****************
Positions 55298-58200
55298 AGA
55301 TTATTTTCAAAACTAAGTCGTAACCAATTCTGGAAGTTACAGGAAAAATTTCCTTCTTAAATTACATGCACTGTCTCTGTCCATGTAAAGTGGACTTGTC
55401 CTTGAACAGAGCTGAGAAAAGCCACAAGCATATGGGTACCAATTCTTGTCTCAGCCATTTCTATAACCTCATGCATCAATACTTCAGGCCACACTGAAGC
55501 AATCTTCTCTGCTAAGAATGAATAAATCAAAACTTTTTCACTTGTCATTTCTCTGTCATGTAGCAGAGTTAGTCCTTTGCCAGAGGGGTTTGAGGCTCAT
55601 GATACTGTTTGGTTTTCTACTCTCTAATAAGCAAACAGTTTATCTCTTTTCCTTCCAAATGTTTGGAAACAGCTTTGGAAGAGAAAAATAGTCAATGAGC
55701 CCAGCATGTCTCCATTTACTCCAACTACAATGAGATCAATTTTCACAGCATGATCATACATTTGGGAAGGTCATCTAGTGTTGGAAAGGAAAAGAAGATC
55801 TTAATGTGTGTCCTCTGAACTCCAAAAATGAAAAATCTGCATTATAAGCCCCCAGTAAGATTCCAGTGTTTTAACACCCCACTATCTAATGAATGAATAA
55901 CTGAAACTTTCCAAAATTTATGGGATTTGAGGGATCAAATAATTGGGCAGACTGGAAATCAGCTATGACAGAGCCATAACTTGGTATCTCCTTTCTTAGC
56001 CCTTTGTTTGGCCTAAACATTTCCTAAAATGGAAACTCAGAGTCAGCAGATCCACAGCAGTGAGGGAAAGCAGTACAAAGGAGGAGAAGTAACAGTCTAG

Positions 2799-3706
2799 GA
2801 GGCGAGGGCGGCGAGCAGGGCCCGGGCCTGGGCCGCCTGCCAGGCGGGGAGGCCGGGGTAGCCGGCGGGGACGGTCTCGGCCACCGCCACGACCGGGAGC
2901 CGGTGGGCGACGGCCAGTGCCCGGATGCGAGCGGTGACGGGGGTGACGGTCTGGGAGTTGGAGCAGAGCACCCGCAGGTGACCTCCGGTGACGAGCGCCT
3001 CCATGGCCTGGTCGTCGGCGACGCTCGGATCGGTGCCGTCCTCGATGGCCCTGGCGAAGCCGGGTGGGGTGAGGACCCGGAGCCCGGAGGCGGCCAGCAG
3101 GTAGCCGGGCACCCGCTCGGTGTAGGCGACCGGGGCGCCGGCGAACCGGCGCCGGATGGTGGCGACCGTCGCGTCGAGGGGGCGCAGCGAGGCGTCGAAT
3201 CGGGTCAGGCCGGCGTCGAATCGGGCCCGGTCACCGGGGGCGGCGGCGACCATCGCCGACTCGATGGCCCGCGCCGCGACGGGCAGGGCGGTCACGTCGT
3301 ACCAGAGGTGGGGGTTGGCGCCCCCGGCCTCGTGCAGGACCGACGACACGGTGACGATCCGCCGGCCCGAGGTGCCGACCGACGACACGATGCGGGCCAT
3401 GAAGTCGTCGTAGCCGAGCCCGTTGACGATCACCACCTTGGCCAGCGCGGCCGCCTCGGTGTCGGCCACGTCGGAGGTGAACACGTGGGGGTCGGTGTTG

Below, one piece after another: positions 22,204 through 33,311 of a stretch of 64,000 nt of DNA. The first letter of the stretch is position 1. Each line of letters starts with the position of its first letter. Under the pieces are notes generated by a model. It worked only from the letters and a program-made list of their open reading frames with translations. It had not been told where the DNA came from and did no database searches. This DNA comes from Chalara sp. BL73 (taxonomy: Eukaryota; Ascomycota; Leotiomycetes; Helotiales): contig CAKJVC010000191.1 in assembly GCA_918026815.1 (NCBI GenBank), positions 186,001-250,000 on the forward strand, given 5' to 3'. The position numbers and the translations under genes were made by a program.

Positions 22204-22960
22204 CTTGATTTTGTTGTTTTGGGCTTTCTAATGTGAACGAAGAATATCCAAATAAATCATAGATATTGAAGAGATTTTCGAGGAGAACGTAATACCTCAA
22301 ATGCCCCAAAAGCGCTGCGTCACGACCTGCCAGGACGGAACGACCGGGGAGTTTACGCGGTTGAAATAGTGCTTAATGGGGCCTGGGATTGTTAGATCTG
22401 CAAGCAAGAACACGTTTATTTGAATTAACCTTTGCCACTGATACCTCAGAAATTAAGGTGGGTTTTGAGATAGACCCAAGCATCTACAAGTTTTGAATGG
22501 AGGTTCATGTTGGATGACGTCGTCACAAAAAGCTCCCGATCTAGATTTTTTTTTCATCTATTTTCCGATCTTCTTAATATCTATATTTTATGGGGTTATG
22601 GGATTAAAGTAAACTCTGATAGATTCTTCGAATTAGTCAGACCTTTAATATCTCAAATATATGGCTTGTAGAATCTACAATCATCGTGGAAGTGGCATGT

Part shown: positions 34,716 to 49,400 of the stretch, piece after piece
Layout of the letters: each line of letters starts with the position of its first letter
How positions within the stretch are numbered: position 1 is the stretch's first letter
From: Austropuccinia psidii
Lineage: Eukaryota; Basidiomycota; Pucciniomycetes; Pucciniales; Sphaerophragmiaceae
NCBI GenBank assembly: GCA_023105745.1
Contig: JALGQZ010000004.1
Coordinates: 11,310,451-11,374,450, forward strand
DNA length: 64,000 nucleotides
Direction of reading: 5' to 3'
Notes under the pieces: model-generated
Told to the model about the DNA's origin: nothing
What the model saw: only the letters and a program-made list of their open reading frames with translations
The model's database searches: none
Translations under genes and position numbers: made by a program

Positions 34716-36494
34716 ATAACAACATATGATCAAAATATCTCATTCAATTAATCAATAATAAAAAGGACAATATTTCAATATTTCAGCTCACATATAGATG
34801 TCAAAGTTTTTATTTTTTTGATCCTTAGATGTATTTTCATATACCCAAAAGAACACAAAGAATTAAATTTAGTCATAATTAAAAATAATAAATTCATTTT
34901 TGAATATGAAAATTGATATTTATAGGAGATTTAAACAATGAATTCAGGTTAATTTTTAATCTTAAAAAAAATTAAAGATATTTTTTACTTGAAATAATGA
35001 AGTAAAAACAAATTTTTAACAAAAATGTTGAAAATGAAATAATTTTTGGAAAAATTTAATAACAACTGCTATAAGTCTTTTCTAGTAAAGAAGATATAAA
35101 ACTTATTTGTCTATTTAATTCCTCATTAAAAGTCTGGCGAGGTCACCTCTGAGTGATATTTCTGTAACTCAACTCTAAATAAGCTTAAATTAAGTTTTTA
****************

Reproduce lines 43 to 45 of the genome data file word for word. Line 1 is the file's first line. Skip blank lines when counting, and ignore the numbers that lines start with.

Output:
34716 ATAACAACATATGATCAAAATATCTCATTCAATTAATCAATAATAAAAAGGACAATATTTCAATATTTCAGCTCACATATAGATG
34801 TCAAAGTTTTTATTTTTTTGATCCTTAGATGTATTTTCATATACCCAAAAGAACACAAAGAATTAAATTTAGTCATAATTAAAAATAATAAATTCATTTT
34901 TGAATATGAAAATTGATATTTATAGGAGATTTAAACAATGAATTCAGGTTAATTTTTAATCTTAAAAAAAATTAAAGATATTTTTTACTTGAAATAATGA